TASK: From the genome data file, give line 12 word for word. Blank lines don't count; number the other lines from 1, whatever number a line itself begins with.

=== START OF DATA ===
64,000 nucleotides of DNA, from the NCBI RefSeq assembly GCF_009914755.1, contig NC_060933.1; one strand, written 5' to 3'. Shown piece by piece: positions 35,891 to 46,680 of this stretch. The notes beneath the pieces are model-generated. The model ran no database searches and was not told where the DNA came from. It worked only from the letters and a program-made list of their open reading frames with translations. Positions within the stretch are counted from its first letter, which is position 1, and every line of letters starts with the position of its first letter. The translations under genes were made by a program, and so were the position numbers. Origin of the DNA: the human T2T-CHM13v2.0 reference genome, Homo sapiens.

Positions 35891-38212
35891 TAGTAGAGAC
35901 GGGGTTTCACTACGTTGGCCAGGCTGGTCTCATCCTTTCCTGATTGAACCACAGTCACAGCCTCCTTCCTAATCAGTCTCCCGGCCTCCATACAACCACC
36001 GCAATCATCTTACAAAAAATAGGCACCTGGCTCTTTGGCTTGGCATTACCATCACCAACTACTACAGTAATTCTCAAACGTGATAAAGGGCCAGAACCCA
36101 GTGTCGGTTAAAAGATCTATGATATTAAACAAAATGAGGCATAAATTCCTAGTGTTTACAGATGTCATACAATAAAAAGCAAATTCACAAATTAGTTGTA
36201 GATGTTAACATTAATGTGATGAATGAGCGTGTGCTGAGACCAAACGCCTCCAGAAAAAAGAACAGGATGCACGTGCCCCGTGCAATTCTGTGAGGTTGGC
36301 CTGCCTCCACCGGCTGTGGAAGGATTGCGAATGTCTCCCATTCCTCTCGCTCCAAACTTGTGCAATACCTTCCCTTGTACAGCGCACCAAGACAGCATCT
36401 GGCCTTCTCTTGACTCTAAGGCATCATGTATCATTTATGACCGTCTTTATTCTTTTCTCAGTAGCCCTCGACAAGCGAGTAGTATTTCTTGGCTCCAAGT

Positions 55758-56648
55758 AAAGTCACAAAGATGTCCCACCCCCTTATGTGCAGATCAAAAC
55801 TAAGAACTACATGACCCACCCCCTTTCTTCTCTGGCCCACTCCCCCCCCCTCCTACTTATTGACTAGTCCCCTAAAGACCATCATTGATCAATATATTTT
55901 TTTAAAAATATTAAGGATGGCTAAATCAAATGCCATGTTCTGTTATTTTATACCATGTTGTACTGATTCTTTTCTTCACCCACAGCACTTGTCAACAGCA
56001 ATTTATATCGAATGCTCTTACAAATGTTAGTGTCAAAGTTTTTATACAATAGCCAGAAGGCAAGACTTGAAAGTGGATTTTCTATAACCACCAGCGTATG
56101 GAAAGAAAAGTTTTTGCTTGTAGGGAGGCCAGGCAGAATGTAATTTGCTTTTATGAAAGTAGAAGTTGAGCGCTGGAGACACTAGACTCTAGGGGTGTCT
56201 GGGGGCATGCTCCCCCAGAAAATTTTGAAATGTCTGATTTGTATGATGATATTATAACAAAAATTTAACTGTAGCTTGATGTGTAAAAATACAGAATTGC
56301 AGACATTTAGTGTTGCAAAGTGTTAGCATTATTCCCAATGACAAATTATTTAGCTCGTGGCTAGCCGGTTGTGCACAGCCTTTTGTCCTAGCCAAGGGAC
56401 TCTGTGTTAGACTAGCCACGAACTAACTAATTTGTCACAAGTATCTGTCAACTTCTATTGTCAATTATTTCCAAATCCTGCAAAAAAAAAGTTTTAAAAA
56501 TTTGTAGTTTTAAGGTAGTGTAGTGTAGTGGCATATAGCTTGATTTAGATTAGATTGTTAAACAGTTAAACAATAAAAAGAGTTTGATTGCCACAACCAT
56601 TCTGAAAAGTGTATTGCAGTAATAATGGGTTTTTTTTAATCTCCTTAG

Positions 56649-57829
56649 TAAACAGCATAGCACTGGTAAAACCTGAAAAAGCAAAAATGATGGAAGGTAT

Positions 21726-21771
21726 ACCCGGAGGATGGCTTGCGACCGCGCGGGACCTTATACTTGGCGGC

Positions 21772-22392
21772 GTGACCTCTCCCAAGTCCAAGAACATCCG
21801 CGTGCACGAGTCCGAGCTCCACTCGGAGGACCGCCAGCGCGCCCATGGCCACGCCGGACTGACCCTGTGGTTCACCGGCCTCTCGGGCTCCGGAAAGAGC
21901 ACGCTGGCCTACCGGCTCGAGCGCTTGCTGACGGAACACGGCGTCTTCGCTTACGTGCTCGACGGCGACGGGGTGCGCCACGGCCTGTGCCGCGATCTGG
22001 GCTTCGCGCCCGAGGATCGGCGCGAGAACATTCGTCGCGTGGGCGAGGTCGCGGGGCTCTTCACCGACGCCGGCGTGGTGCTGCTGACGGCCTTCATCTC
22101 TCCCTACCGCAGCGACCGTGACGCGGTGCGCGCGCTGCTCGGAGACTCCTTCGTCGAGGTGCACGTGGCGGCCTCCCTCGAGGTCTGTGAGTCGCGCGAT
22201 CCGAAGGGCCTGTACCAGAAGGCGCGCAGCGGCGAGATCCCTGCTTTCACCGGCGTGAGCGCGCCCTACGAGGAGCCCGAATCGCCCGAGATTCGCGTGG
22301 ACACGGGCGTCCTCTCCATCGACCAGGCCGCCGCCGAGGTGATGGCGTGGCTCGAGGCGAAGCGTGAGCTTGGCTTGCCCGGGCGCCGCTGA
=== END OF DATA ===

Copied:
55801 TAAGAACTACATGACCCACCCCCTTTCTTCTCTGGCCCACTCCCCCCCCCTCCTACTTATTGACTAGTCCCCTAAAGACCATCATTGATCAATATATTTT